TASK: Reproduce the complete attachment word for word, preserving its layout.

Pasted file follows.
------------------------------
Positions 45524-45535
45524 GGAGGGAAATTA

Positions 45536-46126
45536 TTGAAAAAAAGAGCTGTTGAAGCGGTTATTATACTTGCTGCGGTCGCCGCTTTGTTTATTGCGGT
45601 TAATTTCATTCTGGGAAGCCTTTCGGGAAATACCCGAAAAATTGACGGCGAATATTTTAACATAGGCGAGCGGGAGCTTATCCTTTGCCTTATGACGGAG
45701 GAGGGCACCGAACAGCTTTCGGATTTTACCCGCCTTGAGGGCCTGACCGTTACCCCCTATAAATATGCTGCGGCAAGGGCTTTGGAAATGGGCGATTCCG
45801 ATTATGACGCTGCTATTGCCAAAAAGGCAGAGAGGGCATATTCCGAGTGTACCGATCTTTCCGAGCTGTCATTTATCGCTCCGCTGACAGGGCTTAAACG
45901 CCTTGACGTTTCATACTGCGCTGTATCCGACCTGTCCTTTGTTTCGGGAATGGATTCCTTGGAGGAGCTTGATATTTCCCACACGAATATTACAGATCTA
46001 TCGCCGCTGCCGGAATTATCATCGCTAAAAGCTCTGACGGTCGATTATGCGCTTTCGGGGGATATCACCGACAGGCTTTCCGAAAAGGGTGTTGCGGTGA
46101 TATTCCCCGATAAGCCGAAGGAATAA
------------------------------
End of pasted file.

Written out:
Positions 45524-45535
45524 GGAGGGAAATTA

Positions 45536-46126
45536 TTGAAAAAAAGAGCTGTTGAAGCGGTTATTATACTTGCTGCGGTCGCCGCTTTGTTTATTGCGGT
45601 TAATTTCATTCTGGGAAGCCTTTCGGGAAATACCCGAAAAATTGACGGCGAATATTTTAACATAGGCGAGCGGGAGCTTATCCTTTGCCTTATGACGGAG
45701 GAGGGCACCGAACAGCTTTCGGATTTTACCCGCCTTGAGGGCCTGACCGTTACCCCCTATAAATATGCTGCGGCAAGGGCTTTGGAAATGGGCGATTCCG
45801 ATTATGACGCTGCTATTGCCAAAAAGGCAGAGAGGGCATATTCCGAGTGTACCGATCTTTCCGAGCTGTCATTTATCGCTCCGCTGACAGGGCTTAAACG
45901 CCTTGACGTTTCATACTGCGCTGTATCCGACCTGTCCTTTGTTTCGGGAATGGATTCCTTGGAGGAGCTTGATATTTCCCACACGAATATTACAGATCTA
46001 TCGCCGCTGCCGGAATTATCATCGCTAAAAGCTCTGACGGTCGATTATGCGCTTTCGGGGGATATCACCGACAGGCTTTCCGAAAAGGGTGTTGCGGTGA
46101 TATTCCCCGATAAGCCGAAGGAATAA